The Catalyst EDITORIAL: ABSENTEE BALLOTS Aie you relinquishing your privilege to vote simply because you are not a reg istered voter of Sarasota County? Ever heard of an absentee ballot? An absentee ballot can be sent to you on request from the county in which you are registered. Simply call the phone number listed in your home county for ei ther the Voter Registration office or the Supervisor of Elections office and request that an absentee ballot be sent to you at your Sarasota address. For all the net surfers out there, you can even request an absentee ballot through the World Wide Web Simply go to the web site http://www.xballot.org and type in all the pertinent information. Have your voter identification card on hand. No, it's not too late! The deadline to request an absentee ballot in many states is October 29. Please vote, whether it be for your favorite candidate or the lesser of two evils. A Corree House will be held of Hal1 on SaturdqJ October 26. Jr f:JOU are interested in helping or performing please contact Julie Allen Box 136 or Matt Olson Box 60. October 22, 1996 7 LETTER TO THE EDITOR: A RESPONSE TO THE "MINORITY" POTLUCK There's been a lot of debate recently about the need for "minority" students to reach out and tell "the rest of us" what "it's" like. People are especially having a hard time reconciling the idea of a "non white" only potluck dinner. I have to dissent, because I think separatist activity can be a good thing, especially for groups that have been hit by oppression, repression, subjugation, etc. It can help them/us define goals, conduct consciou ne s-raising exercises, and so on. On the other hand, I would ask the or ganizers of the potluck to consider the need for a public version of this. In a place such as New College, where atti tudes tend to be more or less tolerant and open, is it really essential to have such an exclusionary evening? I'm genuinely asking. If so, please respond emphatically. I don't know what it's like. I will end with a question for both sides of the fence: What do you want from a politically social event? Do you see it as a chance to network with others interested in similar goals? Or do you see it as a chance to bond with those whose experience is distinctly similar to your own? It seems as though the two sides have different objectives, and from there the debate just gets embroiled in language and the way thought is transferred into ac tion. Bottom line: I support the concept of the potluck, but it seems as though it's doing more harm than good. Eric Piotrowski 11f) 1 .. 1 J .. f)f) 10/8/96 10:43 p.m. Off campus noise complaint. Student at Viking two-story told to tum noise down. 10/12/96 2:58p.m. Off campus noise complaint. Wall was shut down. 10/13/96 1:37 a.m. Off campus noise complaint. Wall was shut down. 10/16/96 8:43 a.m. Officer Walker put out a brush fire that had started in the grass parking lot near General Spaatz Blvd. 10/20/96 2:35a.m. On campus noise complaint. Student asked to lower volume. Letters to the Editor Guidelines A Letter to the Editor are readers' responses to previous articles, letters and/or editorials, or opinions that they want to share with the student body. They should be no more than 250 words, and are not a forum for free advertismg. Letters to the Editor need to be turned in by 5:00p.m. Friday in order to appear in the following week's issue. The ori nal comfort shoe.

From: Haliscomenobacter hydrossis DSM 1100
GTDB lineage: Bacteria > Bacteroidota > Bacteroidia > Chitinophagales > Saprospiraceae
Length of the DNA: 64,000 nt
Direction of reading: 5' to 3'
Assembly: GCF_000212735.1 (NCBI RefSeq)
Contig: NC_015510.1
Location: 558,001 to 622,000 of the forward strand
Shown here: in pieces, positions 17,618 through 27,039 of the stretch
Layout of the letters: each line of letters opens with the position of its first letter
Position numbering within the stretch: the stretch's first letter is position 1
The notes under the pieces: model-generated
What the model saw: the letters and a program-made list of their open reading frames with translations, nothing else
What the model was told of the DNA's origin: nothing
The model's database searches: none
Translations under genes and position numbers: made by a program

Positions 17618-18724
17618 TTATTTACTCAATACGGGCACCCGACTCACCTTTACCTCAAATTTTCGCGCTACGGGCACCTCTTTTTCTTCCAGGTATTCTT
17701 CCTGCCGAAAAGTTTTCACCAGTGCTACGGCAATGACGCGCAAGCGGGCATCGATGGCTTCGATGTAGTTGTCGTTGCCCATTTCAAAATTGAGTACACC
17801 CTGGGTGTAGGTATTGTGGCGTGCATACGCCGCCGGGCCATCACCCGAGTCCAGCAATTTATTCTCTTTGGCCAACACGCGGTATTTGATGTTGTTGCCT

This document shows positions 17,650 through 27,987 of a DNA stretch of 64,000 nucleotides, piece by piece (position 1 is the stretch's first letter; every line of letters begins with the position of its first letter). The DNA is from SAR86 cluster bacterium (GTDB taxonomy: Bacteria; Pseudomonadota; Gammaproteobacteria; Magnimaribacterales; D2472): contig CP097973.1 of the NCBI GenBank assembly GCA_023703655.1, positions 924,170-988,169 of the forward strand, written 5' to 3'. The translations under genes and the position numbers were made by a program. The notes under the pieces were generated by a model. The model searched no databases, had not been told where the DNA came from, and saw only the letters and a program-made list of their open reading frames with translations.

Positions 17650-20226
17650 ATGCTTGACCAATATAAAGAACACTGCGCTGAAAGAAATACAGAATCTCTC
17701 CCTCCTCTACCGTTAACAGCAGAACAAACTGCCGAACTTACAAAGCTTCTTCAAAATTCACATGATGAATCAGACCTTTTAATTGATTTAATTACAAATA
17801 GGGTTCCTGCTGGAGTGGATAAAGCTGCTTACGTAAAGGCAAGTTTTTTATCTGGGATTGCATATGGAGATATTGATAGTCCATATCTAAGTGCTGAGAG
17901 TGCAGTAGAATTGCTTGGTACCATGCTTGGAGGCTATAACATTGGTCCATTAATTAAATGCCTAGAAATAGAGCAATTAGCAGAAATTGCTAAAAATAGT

8 The Catalyst Students can submit research results and creative work in any discipline to The National Conference on Undergraduate Research, to be held April 24-26 1997 at the University of Texas at Austin New College will assist students whose work is accepted for pre s entation with the cost of participation. The deadline for an ab stract describing your research report of creative work/performance is December 31, due at U. of Texas. (the actual re search does not have to be complete at that time ) Parkview House Coun se ling and Wellness Center will provde flu shots for $12 This service is available to all USF/New College students faculty and staff. Please call 359 4254 for an ap pointment time. The Community AIDS Network will pro vide free and anonymous HIV testing on campus November 1 and 2 This ser vice is available to all members of the community Please call 951 -1551 for an appointment time and details on the test ing location. I lost a redd ish pi n kish North Face B r a n d p ullover on Wednesday, October 2 either in the Fishbowl a li brary classroom, or the ffiM lab. I will pay $40 to whomever has p i cked it up. (It ha sentimetal value .) Put a note in Box 669 or email rosmith@virtu Thanks a lot. I'm Robert Knight and I am the editor of GOULASH!!! the liter ary ma gaz ine f o r which you may have seen flyers po ted The next issue of Goulash will be coming out in early November--get your submis sio n s in soon! If you would like to speak with me I at rknight @ virtu.sar.usf edu, Box 329, and my phone number is 3554869. PUT YOUR ANNOUNCEMENT IN THE CATALYST. DROP YOUR ANNOUNCEMENTS IN THE CATALYST CONTRIBUT IONS BOX BY BARBARA BERGGREN'S OFFICE OR E MAIL US A T C ATALYST@V/RTU. Announcements October 22, 1996 CAREER CENTER Tues. October 22 5 :15p.m. in PM&219: "How to Write a Resume & Cover Letter'' Workshop. Mon. October 28 12 : 00 p .m. in library room 248: University of Miami Medical Center Information Session. Study in Cuba: Introduction to Contemporary Cuba (taught in English), January 1 19, 1997, four semester hours credit. Cost of the program is $2,175. !includes tuition lodging with two meals a day study visits and tours, orientation meeting and night in Cancun Mexico; hotel-airport transfers, round-trip flights between Cancun and Havana. Application Deadline : November 1, 1996 Salt Center for Documentary Field Studies: Participants in Salt programs join a s elect group of students chosen from the U.S. and abroad to engage in a semester of field research: gathering original cultural materials from the regionally distinctive area of Maine They engage in an independent research project of their own that examines the impact this changing culture has on the people of a traditional region. Students at the Salt Center elect to interpret their field research in words or in pho tographs Students who come into the program at the undergraduate level usually come in the final semesters of college. They often view their work here as the equiv alent of a senior honors project and every attempt is made to coordinate it with their academic training and interests Students may enroll in one of a senior honors project and every attempt is made to coordinate it with their academic training and interests Students may enroll in one of three semester programs offered each year. 1997-199 8 The Carnegi e Endowment J unior Fell ows Prog r a m : The Junior Fellows Program at the Endowment is designed to provide a substantive work experi ence for students who have a serious career interest in the area of international affairs Up to eleven students will be hired to work at the Endowment on a full-time basis for one year Monthly salary is $1,850. Benefits include medical and life insur ance All applicants must be nominated by their university and be either a graduating s enior or have completed their Bachelor's degree within the past academic year. Int ernship for Congressma n Da n M iller: The District Staff for Congressman Miller i anxious to work with college interns to provide hands-on experience in the day to day operation of a congressional district office. Constituent service for all of Manatee County, all of Sarasota County, and a portion of Charlotte Cou a congres s ional dis trict office. Constituent service for all of Manatee County all of Sarasota County and a portion of Charlotte County is the major role of the district operation There are a wide and diverse variety of services including: recording legislative comments and opinions, casework-assistance with federal age n cy problems, obtaining copies of legislation and government documents, providing information about the Member s voting record, and serve as referral source for community resources 1996 Forums on International Affairs Gradua t e Programs: Meet admissions offi cers from the professional schools of international affairs from leading universities, dis cuss a dmissions requirements, financial aid packages and career opportunities Oct. 24, 1996 Atlanta GA. Trave l Teac h Worki n g Ho lid ay Teaching Engli s h : Travel Teach programs offer working vacation opportunities teaching English in seven eastern and central European countries. English is taught in state and provides schools to children and adults aching English in seven eastern and central European countries English is taught in state and provides schools to children and adu lts. Opportunities are avail able throughout the year including summer vacation.